We received a lovely letter from Charles Duncan, a gentleman who sailed a Cadet at RMYS around 1959. Below is the text of the letter:
More than fifty years have passed since I first tasted the joy of sailing in a cadet dinghy at St Kilda but memories of those days live with me still.
I was introduced to the club by my school mate Don McCurdy and with no fuss or formality whatsoever I found myself accepted into a wonderful gang of boys and young men, all happily engrossed in the serious business of sailing small boats on the open sea.
Of course I accepted it all without question and gave no thought at all to the generosity of the senior members whose time, energy and money made it all possible.
I was in no way distinguished as a cadet sailor - certainly not Stonehaven Cup material - but I enjoyed my adventures as crew on Ann Too and Blue Lake and my spell at the helm of dear old EB.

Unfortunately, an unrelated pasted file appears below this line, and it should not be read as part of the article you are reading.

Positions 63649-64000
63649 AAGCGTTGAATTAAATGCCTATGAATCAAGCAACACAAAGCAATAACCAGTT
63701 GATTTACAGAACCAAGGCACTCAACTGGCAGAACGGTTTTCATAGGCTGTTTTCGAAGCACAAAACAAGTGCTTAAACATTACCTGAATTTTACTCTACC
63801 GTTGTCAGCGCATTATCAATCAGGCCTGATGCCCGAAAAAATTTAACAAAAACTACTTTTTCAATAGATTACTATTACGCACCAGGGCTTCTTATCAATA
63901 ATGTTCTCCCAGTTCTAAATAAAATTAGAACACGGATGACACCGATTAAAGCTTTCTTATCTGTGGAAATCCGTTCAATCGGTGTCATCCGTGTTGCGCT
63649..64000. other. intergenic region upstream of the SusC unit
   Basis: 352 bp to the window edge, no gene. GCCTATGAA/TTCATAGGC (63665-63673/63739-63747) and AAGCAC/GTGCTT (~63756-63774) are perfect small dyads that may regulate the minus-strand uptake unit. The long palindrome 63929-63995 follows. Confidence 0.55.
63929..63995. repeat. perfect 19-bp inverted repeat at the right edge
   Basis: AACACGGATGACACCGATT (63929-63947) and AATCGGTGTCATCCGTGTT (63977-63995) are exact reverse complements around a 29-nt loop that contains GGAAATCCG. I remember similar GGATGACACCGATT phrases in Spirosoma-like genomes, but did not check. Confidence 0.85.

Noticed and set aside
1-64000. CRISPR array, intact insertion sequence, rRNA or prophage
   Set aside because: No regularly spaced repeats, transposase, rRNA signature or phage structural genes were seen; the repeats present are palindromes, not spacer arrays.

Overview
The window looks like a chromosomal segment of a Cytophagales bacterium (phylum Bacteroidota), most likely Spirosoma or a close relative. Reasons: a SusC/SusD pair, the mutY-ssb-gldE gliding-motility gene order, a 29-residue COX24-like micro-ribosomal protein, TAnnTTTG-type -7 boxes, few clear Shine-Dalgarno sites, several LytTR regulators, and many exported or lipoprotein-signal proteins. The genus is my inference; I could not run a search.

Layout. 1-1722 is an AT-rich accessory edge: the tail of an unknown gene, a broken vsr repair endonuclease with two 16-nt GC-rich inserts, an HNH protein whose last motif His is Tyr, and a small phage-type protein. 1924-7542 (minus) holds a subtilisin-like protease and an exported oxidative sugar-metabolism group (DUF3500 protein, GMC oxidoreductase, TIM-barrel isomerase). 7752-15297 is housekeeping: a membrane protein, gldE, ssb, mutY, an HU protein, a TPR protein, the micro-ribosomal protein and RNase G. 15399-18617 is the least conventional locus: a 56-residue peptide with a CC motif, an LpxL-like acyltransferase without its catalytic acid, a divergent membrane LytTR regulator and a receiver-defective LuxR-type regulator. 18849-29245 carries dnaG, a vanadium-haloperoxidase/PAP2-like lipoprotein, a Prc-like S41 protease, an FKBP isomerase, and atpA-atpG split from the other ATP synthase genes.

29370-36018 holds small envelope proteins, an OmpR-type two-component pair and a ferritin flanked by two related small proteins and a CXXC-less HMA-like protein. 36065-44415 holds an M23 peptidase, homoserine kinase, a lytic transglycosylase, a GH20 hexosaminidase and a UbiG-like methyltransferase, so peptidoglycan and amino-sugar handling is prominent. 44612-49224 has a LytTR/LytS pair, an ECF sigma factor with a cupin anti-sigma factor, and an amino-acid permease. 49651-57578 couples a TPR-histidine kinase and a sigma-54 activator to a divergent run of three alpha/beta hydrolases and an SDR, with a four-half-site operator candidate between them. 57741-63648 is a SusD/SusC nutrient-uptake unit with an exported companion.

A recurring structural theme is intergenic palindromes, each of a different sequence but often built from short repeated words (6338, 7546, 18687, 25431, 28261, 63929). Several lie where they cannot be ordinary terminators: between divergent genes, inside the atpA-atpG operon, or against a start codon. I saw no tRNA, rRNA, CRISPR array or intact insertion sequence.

When I finished school, my work as an engineer took me away from Melbourne to far-flung places so I did not progress beyond junior membership at the club. Some might see this as an indication that my cadet years were a wasted investment but from my point of view that is certainly not so. My spell in cadets instilled in me a fascination with boats and a love of sailing that stayed with me and grew throughout my life and, to a large extent, helped to define me as a person.
My travelling lifestyle limited my opportunities for sailing but over the years I managed to fit in some happy times and keen competition, including spells at South of Perth Yacht Club in WA, the Cruising Yacht Club of South Australia and Whitsunday Sailing Club in Queensland.
None of my sailing exploits are worthy of note to anyone except me but are nonetheless valuable and have provided me with a store of wonderful memories.
Of course much has changed in fifty years and young people today have so many more recreation options open to them. But no doubt junior sail training is still an important aspect of club life; I certainly hope so, for I well know how exposure to the wonders of sailing can help mould a man's life, surely for the better.